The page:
A few weeks ago I was talking with someone back in our home country who was trying to help out a friend who was travelling to East Africa to volunteer for a couple of weeks. This person had been before, for a few months so had a small insight into some of the challenges visitors have. No matter what she said, the other person was ‘I know, I know’ even though they had no clue what they were letting themselves in for. My friend said in exasperation “White people!” (she is white herself).
I just laughed as those two words sums up the frustration many of us have with visitors.
It doesn’t matter how many books you read or movies you watch, you just ‘don’t get it’ until you spend some time here on the ground – and with an open mind.
We recently spent a day with some people from overseas who had been here a long time ago. No matter how many times we told them not to, they became happy snappers, wanting photos. I know it’s always exciting to be in a new place and try and capture as much as possible, but we and our team actually live here and have to do life with the people you’re wanting to photograph. Too many foreigners have come with their cameras, climbed out of their large safari vehicles, snapped some shots (without asking permission) and whizzed off again.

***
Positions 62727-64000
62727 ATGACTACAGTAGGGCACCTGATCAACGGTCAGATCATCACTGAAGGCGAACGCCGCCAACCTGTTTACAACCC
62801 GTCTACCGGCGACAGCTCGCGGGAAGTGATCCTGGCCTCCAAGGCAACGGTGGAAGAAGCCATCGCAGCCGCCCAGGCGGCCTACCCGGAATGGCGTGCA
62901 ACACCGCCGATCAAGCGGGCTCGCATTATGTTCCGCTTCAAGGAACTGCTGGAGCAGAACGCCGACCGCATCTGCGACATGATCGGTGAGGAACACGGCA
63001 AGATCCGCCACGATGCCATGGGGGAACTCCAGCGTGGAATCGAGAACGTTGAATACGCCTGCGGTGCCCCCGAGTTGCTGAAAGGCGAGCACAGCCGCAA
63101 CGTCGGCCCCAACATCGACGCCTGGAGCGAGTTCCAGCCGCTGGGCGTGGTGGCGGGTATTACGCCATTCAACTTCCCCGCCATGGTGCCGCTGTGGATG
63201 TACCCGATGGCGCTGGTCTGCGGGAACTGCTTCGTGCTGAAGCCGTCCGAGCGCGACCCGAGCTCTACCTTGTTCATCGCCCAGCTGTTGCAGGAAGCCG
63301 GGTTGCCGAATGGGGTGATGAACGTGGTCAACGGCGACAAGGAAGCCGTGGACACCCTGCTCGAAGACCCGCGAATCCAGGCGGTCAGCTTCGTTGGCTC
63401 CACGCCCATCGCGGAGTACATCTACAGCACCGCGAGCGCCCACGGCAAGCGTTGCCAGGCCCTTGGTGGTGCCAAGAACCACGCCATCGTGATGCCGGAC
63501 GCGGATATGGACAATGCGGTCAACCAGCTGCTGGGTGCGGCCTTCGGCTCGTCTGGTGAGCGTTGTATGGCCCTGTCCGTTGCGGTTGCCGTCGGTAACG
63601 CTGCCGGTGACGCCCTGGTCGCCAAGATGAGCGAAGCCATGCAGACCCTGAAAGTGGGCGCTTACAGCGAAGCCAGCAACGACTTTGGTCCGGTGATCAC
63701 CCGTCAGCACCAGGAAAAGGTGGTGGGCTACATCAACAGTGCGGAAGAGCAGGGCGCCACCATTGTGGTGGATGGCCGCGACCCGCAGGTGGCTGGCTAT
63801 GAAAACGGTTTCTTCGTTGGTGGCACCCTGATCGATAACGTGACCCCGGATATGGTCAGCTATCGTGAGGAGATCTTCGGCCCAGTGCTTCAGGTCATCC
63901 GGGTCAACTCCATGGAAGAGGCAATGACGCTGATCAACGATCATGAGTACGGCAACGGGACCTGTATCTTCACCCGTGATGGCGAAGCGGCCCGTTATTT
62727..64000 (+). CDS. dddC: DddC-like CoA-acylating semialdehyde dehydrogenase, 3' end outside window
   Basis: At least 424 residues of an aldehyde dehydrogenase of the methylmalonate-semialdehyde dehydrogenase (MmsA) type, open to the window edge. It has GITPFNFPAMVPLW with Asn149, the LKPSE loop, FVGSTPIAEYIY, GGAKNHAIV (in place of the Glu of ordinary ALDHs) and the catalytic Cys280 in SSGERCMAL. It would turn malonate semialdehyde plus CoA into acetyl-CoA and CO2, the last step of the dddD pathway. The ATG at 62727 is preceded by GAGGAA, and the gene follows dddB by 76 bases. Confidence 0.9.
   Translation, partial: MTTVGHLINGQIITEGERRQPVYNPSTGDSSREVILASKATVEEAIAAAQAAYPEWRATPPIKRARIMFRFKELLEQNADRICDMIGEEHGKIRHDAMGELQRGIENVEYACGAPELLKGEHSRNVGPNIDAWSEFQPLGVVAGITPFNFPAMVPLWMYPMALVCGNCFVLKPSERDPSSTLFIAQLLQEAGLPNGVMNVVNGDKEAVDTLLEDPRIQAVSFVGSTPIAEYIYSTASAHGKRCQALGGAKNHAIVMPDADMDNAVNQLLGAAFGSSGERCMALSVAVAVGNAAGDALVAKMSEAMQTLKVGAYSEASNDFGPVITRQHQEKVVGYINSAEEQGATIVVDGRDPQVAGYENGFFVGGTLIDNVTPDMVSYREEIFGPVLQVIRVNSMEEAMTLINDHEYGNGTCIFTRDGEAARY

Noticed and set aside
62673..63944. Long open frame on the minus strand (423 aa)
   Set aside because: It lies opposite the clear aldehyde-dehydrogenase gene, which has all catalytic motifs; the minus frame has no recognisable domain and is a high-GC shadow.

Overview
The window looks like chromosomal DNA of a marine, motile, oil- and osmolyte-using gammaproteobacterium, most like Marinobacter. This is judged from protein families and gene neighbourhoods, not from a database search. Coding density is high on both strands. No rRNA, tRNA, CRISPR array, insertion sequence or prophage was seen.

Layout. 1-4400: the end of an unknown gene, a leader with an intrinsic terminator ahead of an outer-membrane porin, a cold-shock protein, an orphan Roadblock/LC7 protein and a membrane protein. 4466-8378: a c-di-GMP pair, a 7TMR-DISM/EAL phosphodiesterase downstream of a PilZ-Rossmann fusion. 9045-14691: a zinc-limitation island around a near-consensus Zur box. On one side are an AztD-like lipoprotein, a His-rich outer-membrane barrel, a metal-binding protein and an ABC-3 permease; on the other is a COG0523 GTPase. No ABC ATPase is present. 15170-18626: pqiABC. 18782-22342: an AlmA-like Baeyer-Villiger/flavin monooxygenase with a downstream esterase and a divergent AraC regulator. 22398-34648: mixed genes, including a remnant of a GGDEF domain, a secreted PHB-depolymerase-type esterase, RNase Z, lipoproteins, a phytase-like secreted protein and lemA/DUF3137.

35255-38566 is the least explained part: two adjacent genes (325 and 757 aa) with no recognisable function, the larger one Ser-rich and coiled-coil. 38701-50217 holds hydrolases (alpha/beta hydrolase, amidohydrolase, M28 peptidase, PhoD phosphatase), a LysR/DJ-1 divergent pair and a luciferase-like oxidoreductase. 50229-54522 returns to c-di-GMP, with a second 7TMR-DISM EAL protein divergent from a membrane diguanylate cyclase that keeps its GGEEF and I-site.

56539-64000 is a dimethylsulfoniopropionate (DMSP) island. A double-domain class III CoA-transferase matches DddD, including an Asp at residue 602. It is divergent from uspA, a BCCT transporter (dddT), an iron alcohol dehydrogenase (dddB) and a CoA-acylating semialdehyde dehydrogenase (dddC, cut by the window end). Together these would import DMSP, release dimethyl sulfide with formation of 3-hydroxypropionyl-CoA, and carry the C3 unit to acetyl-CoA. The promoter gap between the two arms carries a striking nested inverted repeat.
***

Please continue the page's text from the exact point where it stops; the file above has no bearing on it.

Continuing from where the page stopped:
It makes people feel like they are animals in a zoo.
So here’s some tips for when you go to a new country, whether it’s developing or not:
- Learn some of the local language, like greetings
- Wear appropriate clothing
- Ask before taking photos
- Carry little cash on you
- If you don’t like something (like the food) keep it to yourself and try not to show it on your face (out of respect for your hosts)
- Don’t take your security for granted
When you’re in a new place, it’s not like home, it’s different, and different is good.
If you’re visiting for a short while, you’re a tourist. Even if you go somewhere for a couple of months, you’re still a tourist. Anything up to two years, and you’re still a visitor.
Please have respect for the local culture, take things slowly, and pretend youre back in school – it’s a great learning experience.